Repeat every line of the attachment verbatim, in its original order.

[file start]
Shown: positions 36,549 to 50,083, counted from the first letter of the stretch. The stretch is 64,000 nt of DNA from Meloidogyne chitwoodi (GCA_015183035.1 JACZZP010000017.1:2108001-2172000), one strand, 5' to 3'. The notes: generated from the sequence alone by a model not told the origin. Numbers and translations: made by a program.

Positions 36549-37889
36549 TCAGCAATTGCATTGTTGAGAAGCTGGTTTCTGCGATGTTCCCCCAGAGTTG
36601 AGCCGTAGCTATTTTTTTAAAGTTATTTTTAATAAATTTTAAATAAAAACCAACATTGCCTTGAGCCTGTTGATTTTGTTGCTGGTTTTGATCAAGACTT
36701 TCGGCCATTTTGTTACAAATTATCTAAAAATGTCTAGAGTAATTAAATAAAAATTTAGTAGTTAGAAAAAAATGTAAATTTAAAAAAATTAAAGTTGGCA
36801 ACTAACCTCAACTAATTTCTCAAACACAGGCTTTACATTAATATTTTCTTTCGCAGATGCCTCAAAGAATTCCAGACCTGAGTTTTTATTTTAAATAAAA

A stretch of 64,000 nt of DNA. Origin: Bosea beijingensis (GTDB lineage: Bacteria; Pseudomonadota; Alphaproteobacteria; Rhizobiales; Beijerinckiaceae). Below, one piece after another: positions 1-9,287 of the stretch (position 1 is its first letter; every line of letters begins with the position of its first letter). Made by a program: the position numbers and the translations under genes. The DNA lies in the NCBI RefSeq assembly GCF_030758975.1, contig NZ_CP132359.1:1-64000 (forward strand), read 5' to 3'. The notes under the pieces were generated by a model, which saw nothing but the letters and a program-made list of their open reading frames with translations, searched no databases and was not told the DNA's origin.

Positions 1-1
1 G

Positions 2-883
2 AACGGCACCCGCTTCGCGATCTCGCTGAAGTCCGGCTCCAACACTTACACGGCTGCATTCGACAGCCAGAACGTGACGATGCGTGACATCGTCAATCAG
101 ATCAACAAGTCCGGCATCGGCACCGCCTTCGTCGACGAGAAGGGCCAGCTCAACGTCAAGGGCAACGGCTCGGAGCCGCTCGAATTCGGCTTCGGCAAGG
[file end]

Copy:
Shown: positions 36,549 to 50,083, counted from the first letter of the stretch. The stretch is 64,000 nt of DNA from Meloidogyne chitwoodi (GCA_015183035.1 JACZZP010000017.1:2108001-2172000), one strand, 5' to 3'. The notes: generated from the sequence alone by a model not told the origin. Numbers and translations: made by a program.

Positions 36549-37889
36549 TCAGCAATTGCATTGTTGAGAAGCTGGTTTCTGCGATGTTCCCCCAGAGTTG
36601 AGCCGTAGCTATTTTTTTAAAGTTATTTTTAATAAATTTTAAATAAAAACCAACATTGCCTTGAGCCTGTTGATTTTGTTGCTGGTTTTGATCAAGACTT
36701 TCGGCCATTTTGTTACAAATTATCTAAAAATGTCTAGAGTAATTAAATAAAAATTTAGTAGTTAGAAAAAAATGTAAATTTAAAAAAATTAAAGTTGGCA
36801 ACTAACCTCAACTAATTTCTCAAACACAGGCTTTACATTAATATTTTCTTTCGCAGATGCCTCAAAGAATTCCAGACCTGAGTTTTTATTTTAAATAAAA

A stretch of 64,000 nt of DNA. Origin: Bosea beijingensis (GTDB lineage: Bacteria; Pseudomonadota; Alphaproteobacteria; Rhizobiales; Beijerinckiaceae). Below, one piece after another: positions 1-9,287 of the stretch (position 1 is its first letter; every line of letters begins with the position of its first letter). Made by a program: the position numbers and the translations under genes. The DNA lies in the NCBI RefSeq assembly GCF_030758975.1, contig NZ_CP132359.1:1-64000 (forward strand), read 5' to 3'. The notes under the pieces were generated by a model, which saw nothing but the letters and a program-made list of their open reading frames with translations, searched no databases and was not told the DNA's origin.

Positions 1-1
1 G

Positions 2-883
2 AACGGCACCCGCTTCGCGATCTCGCTGAAGTCCGGCTCCAACACTTACACGGCTGCATTCGACAGCCAGAACGTGACGATGCGTGACATCGTCAATCAG
101 ATCAACAAGTCCGGCATCGGCACCGCCTTCGTCGACGAGAAGGGCCAGCTCAACGTCAAGGGCAACGGCTCGGAGCCGCTCGAATTCGGCTTCGGCAAGG